Air Canada, under the Canadian version of bankruptcy re-organisation, is leading the way for Star Alliance allies Austrian Airlines, Lufthansa and SAS Scandinavian Airlines in defining their requirements to jointly buy regional jets.

Air Canada is keeping alive prospects of a major small-jet purchase based on the first joint specification set by alliance members. Star has said it may buy as many as 200 jets from more than one manufacturer. Although the group sets the details of the aircraft, each airline has to negotiate its own deal.

Air Canada wants up to 100 jets to fill the gap between its 50-seat Bombardier regional jets, of which it has 35, and the 120-seat Airbus A319, of which it has 47. Around 60% of Air Canada's domestic flights carry fewer than 100 passengers. The airline recently flew in about 120 elite-level frequent flyers, travel agents, and other preferred customers to show off the five models under consideration, asking customers to rate each for comfort and other consumer preferences.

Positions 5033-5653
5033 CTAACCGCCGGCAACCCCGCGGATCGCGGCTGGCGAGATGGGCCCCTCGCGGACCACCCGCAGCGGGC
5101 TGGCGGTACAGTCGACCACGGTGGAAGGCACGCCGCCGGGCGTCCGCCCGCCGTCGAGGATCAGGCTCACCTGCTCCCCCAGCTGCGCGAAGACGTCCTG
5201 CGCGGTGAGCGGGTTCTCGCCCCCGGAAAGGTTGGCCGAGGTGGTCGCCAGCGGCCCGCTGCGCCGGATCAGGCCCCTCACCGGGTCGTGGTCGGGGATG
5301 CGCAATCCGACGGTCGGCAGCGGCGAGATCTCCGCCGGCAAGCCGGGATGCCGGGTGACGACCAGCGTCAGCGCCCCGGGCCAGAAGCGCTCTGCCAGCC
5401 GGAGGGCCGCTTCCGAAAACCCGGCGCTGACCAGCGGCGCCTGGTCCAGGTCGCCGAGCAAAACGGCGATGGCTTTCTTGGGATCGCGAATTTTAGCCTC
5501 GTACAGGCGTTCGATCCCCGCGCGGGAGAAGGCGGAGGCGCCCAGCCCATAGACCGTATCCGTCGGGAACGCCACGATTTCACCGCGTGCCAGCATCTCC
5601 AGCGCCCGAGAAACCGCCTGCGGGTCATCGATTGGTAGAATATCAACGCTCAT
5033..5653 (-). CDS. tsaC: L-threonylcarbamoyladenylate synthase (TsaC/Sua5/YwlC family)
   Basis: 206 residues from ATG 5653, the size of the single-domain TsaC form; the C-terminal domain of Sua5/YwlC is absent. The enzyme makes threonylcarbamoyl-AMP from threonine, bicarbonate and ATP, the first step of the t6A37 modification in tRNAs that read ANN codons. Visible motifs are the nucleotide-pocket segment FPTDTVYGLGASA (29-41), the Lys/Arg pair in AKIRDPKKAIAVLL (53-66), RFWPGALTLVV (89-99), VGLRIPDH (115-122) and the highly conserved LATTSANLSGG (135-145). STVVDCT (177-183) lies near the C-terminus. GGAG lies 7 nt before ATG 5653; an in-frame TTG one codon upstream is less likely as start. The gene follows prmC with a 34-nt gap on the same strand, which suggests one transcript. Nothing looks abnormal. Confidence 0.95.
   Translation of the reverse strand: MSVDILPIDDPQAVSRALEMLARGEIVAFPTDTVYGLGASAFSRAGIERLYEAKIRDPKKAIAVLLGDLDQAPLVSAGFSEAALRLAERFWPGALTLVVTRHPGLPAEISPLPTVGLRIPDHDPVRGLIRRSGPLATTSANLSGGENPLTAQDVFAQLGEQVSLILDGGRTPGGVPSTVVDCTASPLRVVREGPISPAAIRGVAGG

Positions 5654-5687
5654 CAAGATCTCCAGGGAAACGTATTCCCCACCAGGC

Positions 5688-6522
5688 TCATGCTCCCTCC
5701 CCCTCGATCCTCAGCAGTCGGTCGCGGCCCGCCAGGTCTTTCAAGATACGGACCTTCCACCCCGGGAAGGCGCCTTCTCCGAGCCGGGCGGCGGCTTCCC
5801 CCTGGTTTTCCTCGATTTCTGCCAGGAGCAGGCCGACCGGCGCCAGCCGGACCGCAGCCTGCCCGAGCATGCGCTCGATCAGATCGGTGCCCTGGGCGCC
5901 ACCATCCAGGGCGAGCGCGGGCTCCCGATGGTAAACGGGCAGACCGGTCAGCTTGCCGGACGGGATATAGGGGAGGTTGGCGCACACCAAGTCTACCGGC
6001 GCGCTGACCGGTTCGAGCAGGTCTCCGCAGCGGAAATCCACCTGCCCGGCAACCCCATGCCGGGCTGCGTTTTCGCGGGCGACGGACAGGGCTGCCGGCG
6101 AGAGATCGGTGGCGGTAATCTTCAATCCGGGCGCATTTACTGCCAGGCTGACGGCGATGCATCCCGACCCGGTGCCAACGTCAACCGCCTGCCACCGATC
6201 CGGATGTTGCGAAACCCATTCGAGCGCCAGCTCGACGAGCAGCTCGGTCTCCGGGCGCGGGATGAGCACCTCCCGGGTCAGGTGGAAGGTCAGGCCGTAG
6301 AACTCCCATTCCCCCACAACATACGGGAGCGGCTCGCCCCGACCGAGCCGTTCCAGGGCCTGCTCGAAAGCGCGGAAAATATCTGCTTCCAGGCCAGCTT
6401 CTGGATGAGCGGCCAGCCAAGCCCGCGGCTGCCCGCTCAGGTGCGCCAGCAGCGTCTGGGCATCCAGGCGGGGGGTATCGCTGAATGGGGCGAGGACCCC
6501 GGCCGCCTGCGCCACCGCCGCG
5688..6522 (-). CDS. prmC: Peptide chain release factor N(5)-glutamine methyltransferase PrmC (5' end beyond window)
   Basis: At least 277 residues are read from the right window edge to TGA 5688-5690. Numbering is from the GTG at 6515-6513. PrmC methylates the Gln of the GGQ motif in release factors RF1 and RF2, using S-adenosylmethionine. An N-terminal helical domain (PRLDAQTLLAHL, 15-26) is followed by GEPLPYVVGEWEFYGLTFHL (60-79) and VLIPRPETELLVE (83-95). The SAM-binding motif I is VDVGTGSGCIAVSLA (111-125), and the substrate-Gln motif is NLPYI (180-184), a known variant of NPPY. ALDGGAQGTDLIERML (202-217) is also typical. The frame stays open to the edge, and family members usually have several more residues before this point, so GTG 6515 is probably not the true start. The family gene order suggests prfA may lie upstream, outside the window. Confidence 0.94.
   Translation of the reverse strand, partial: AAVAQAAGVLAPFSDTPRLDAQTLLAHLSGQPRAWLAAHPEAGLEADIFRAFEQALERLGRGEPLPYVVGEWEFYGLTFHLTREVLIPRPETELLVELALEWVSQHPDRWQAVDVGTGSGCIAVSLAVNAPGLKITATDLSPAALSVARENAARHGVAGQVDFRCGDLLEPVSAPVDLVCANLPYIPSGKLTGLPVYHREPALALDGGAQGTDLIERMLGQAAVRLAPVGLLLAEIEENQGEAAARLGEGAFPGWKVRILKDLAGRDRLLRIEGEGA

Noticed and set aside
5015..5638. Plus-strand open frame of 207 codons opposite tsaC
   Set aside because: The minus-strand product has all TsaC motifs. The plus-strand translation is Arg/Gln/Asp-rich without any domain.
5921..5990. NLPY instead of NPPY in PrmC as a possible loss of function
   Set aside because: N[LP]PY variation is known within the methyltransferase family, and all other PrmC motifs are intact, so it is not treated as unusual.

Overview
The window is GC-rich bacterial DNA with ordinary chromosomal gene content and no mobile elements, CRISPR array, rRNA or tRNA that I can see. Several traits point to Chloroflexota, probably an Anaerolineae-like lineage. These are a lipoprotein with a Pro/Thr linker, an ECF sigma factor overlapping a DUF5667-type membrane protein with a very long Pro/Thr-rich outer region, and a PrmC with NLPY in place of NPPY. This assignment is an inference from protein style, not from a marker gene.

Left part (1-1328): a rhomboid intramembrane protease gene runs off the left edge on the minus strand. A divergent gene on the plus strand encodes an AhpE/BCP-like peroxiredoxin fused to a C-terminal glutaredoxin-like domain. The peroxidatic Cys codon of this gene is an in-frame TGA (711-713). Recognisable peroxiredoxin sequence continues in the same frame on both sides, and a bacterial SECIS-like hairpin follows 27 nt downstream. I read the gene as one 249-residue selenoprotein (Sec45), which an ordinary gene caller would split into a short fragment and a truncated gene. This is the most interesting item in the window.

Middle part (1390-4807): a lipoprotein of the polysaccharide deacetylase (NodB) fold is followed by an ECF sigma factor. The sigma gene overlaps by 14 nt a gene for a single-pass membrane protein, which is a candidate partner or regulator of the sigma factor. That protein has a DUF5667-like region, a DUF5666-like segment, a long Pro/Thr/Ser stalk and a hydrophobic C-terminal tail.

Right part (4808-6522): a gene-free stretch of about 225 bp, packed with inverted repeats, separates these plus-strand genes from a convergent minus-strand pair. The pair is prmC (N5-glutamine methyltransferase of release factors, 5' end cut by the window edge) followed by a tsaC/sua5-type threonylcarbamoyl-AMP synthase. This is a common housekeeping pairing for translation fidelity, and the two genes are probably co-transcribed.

Air Canada demonstrated Boeing's 112-seat 717-200, on loan from AirTran Airways, while Airbus borrowed a 112-seat A318, the first of the model in service with Frontier Airlines, to show off the aircraft to Air Canada.

Embraer brought its 70-seat ERJ-170 demonstrator, as Bombardier showed its 70-seat CRJ-700 and 86-seat CRJ-900 in Star Alliance livery.

Financing will be as much of a factor as flyer preferences or even fleet commonality, admits Air Canada. That could tend to work to the disadvantage of fellow Canadian firm Bombardier, which cannot use government export financing for a sale to a domestic company.

The order could be placed near year-end, for delivery in 2005, or even earlier, says Air Canada chief Robert Milton.


Source: Airline Business